Punk bands and fans converged upon a New Jersey Sonic Drive-In last weekend (10 September) to mosh – not nosh – to sets from five bands.
The raucous combo of bands that night included Gel, Scowl, Exhibition, Chemical Fix and Phantom. Footage from the show has already made the rounds online, including coverage by Sunny Singh, the DIY show archivist better known as hate5six.
“Last night at sonic was mellow & nothing remarkable happened, said no one in attendance,” Singh wrote in a caption. Full sets from the bands are available via hate5six’s Patreon.
A comment on Singh’s video offered an origin story to the Sonic show and said to be the fourth such show: The inaugural show was thrown by an employee at a next-door liquor store and the Sonic Drive-In’s manager in August 2021, who bonded over a love of punk rock and COVID-induced ennui.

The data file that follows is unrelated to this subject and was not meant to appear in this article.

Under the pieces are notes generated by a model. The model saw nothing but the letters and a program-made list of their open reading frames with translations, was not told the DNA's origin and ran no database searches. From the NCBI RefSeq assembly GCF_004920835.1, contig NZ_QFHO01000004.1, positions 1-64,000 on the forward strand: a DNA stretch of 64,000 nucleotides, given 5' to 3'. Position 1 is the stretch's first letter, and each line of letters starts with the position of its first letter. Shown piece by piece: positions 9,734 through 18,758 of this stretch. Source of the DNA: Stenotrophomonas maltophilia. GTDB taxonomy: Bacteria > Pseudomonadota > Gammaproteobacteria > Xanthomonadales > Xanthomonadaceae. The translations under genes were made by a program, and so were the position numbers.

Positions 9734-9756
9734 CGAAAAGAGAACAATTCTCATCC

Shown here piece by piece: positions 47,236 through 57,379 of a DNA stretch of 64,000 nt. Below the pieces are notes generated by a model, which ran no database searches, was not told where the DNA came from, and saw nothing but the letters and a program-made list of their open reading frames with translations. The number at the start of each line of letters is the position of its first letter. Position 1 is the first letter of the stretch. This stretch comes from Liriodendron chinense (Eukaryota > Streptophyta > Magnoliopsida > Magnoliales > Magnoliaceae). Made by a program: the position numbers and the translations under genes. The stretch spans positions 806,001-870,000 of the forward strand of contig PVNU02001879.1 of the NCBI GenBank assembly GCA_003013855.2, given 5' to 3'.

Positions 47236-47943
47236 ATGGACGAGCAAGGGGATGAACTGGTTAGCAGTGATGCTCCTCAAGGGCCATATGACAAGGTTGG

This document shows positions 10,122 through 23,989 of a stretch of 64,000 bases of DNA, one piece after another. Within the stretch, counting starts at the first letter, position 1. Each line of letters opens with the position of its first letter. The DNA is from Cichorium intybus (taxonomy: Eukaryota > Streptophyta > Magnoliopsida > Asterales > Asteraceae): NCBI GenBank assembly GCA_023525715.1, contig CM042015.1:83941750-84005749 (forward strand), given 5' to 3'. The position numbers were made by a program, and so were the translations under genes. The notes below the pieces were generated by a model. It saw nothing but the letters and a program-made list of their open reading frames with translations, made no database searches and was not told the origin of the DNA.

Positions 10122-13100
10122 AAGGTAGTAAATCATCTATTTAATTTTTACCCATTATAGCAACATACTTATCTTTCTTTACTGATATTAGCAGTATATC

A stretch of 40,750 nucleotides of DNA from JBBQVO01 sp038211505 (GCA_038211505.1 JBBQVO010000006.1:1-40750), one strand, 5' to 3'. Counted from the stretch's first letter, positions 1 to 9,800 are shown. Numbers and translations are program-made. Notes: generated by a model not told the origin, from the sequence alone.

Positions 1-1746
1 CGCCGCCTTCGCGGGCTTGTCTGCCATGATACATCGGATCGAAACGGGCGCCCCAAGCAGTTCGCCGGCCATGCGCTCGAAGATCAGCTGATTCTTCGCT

Like chicken and waffles, hardcore punk and fast food are a surprising yet sumptuous fit – and both have actually been around longer than one might expect.
Ask a punk about the Denny’s Grand Slam, and you’ll be enlightened about a colourful show which took place at an abandoned Denny’s in 2013.
In 2019, a ‘second’ Denny’s Grand Slam took place in Santa Ana, California – only this time at an outlet that was un-abandoned – or in other words, very much still in business.
Despite the Denny’s agreeing to book the show in the first place, the American hash-slinging, pancake-flippin’ chain eatery afterwards sought $1,000 in damages from the 17-year-old promoter who put on the show.
Wacko, one of the bands who played that night – alongside NNN, Ever Dead Babies Synnikill and Benoit – launched a GoFundMe campaign to help the promoter pay off the damages, raising over $2,000.